How Small and Medium-Sized Companies Can Prepare for ERISA Audits

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Employee Retirement Income Security Act (ERISA) regulations have expanded over the years, becoming more and more complex as they evolve. Since employers are solely responsible for ERISA compliance, it can sometimes seem like a daunting task, especially for small and medium-sized companies. Failing to comply with regulations can result in debilitating penalties or lawsuits.


While many small and medium-sized businesses assume they won’t be targeted for an audit, there’s been a noticeable increase in the number of these types of businesses receiving ERISA audit notices. Ensure you’re prepared by following these guidelines.


Become familiar with requirements

No employer can be fully prepared for an ERISA audit without first familiarizing themselves with the requirements of compliance, the necessary documentation, and any policies that show good faith efforts to comply.


You can find all necessary ERISA information here.


Be aware of the most common penalties

In recent audits, the typical areas of concern include: Summary Plan Descriptions, HIPAA compliance (specifically, notices to employees about special enrollment rights), PPACA Grandfathered Plan notices and documentation of coverage for adult children, PPACA lifetime and annual limit requirements, and inadvertently excluding people who may be eligible to participate in the plan (including dependents up to age 26).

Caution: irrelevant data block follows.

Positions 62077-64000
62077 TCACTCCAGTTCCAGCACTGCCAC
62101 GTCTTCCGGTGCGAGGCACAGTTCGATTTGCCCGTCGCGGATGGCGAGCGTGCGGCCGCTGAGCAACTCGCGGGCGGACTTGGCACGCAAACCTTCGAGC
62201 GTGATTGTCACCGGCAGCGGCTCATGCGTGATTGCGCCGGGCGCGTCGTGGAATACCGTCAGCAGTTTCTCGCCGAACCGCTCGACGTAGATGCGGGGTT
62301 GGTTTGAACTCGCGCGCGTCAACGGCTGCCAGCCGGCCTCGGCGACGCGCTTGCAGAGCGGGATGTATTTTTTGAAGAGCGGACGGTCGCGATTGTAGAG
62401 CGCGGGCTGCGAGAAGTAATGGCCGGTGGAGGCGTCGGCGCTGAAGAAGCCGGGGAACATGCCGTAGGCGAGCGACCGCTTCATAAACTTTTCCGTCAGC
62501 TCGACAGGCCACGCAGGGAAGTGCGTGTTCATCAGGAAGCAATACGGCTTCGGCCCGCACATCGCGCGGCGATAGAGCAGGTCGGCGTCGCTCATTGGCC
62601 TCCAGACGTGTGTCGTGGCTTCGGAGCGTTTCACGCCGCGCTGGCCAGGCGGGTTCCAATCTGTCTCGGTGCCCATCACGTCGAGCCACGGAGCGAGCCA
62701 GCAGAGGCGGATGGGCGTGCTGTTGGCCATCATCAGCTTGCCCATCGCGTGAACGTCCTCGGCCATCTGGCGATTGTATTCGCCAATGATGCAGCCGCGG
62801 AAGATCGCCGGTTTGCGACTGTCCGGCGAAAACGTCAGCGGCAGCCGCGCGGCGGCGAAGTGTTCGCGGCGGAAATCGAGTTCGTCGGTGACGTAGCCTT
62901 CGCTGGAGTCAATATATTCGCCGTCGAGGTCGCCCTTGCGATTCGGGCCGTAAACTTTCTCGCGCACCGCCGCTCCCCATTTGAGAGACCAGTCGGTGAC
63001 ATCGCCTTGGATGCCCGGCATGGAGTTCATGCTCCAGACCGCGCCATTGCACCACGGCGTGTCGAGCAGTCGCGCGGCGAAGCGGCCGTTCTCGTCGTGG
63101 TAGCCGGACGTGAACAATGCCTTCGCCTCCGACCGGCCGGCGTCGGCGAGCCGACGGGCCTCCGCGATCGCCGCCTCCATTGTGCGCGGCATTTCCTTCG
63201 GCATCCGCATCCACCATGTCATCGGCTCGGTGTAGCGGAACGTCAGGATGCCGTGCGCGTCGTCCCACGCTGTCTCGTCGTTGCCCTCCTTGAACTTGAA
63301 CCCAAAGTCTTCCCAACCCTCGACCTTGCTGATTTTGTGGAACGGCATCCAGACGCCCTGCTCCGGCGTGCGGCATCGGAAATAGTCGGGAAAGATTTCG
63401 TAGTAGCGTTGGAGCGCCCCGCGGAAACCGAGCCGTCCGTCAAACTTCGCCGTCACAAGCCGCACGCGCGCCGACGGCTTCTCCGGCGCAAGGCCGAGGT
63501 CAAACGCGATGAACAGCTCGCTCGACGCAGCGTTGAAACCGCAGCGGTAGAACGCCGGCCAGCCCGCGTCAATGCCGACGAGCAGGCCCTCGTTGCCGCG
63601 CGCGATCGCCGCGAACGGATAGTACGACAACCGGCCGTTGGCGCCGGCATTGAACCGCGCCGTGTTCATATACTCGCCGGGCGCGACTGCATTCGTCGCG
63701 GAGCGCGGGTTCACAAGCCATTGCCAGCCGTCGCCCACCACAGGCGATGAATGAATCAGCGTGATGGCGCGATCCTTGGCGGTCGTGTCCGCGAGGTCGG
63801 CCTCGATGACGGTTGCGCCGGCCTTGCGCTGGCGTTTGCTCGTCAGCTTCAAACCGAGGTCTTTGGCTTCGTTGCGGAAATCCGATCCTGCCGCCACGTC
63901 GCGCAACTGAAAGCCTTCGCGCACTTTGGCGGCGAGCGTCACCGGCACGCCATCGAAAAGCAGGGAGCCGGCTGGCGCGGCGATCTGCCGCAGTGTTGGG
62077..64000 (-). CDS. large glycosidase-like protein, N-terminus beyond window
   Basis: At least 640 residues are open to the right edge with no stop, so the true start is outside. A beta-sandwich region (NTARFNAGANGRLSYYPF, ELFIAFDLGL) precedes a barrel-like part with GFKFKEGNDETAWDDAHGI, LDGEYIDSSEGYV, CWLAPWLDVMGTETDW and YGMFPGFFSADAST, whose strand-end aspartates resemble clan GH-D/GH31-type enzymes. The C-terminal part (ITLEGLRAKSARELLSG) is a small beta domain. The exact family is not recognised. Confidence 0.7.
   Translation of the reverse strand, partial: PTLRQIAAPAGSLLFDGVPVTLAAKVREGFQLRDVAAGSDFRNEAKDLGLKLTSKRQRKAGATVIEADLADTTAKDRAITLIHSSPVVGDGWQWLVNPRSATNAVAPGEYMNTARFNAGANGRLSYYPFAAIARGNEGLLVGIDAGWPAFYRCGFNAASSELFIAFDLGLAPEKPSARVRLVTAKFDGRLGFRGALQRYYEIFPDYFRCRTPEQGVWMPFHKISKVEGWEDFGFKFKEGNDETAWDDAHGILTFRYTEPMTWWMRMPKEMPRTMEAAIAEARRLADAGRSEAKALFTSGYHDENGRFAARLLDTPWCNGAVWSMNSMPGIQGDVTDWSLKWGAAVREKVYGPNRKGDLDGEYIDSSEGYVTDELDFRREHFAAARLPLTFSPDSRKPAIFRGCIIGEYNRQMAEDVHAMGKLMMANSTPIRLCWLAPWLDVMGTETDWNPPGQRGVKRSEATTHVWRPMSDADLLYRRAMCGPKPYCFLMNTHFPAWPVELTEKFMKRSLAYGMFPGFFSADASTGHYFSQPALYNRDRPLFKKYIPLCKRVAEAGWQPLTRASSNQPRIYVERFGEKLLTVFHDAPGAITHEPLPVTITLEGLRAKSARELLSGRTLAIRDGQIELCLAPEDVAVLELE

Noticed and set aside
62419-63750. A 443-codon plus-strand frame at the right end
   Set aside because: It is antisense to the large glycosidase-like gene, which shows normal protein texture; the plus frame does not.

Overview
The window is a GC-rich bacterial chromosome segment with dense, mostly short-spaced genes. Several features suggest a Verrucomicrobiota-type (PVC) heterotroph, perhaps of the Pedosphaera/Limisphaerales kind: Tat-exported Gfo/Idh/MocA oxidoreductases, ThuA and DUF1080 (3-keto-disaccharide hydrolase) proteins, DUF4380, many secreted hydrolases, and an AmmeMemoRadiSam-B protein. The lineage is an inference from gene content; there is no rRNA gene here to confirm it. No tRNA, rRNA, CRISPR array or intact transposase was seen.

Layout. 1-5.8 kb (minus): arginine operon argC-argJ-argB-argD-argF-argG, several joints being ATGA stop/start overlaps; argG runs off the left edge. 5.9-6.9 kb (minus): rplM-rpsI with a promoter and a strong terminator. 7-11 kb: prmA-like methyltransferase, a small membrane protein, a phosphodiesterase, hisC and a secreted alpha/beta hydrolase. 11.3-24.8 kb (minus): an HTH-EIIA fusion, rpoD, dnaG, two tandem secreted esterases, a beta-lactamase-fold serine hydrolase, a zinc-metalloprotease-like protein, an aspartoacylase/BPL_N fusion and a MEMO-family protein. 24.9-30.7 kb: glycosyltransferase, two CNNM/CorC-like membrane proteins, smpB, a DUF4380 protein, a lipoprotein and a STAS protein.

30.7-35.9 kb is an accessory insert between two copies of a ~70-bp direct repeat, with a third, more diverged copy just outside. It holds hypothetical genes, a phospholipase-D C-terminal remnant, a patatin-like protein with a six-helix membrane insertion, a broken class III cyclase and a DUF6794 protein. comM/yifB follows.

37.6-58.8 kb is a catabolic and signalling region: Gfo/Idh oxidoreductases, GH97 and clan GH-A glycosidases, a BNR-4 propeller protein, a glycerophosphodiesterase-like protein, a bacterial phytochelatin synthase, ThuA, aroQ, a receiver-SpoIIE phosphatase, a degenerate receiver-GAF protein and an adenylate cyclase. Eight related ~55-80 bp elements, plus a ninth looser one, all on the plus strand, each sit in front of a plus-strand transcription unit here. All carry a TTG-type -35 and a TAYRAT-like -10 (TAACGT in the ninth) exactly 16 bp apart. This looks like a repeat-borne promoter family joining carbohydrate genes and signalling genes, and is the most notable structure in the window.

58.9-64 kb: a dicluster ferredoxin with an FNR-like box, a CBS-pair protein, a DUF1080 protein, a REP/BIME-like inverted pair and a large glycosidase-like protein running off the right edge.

Ensure all necessary documents are squared away

To ensure ERISA compliance, you should have the following in place: ERISA and PPACA requirements, a written ERISA plan document, Summary Plan Documents or SPD Wraps prepared and distributed to plan participants within 90 days of first day of coverage, Summary of Material Modification for any amendments, and Form 5500 and SAR filed annually (this is only for employers who have over 100 enrolled participants in any benefit, so it won’t apply to smaller companies).


Conserve resources

Employers have to have a written Summary Plan Description for each separate welfare benefit plan to inform participants of eligibility requirements, benefits, claims and appeals procedures, and rights under ERISA. Sometimes insurers will provide some information required for SPD compliance, but not all. Many employers mistakenly assume the information they receive from their insurance provider meets the SPD requirements.


To avoid compliance issues and simplify the SPD notice process, consider combining all SPDs into one overall ERISA Wrap document, using the required ERISA language. That document must include the name of the plan, the sponsor, administrator, year, employer tax identification number, type of welfare plan, type of administration, summary of benefits, detailed description of plan benefits for group health plans, provider network availability for group health plans, procedures for QMCCOS, COBRA rights, plan contributions, and claims procedures. A Statement of ERISA Rights is also required.


While larger companies may have the resources to prepare custom plan documents and SPDs for each employee welfare benefit plan, most small and mid-sized employers do not. A wrap document can fill the gaps left by insurance carriers and third-party administrators. Consolidating employee welfare benefit plans into a single plan can not only help ease compliance for smaller companies, it can also help reduce the costs associated with filing and distributing multiple summary annual reports, and amending multiple plans in response to legislative or regulatory changes.



Prepping for an ERISA audit can be stressful and tedious, make sure you’re as prepared as possible by streamlining the process and doing your research ahead of time. Visit our website to learn how Clarity Benefit Solutions can help you stay compliant.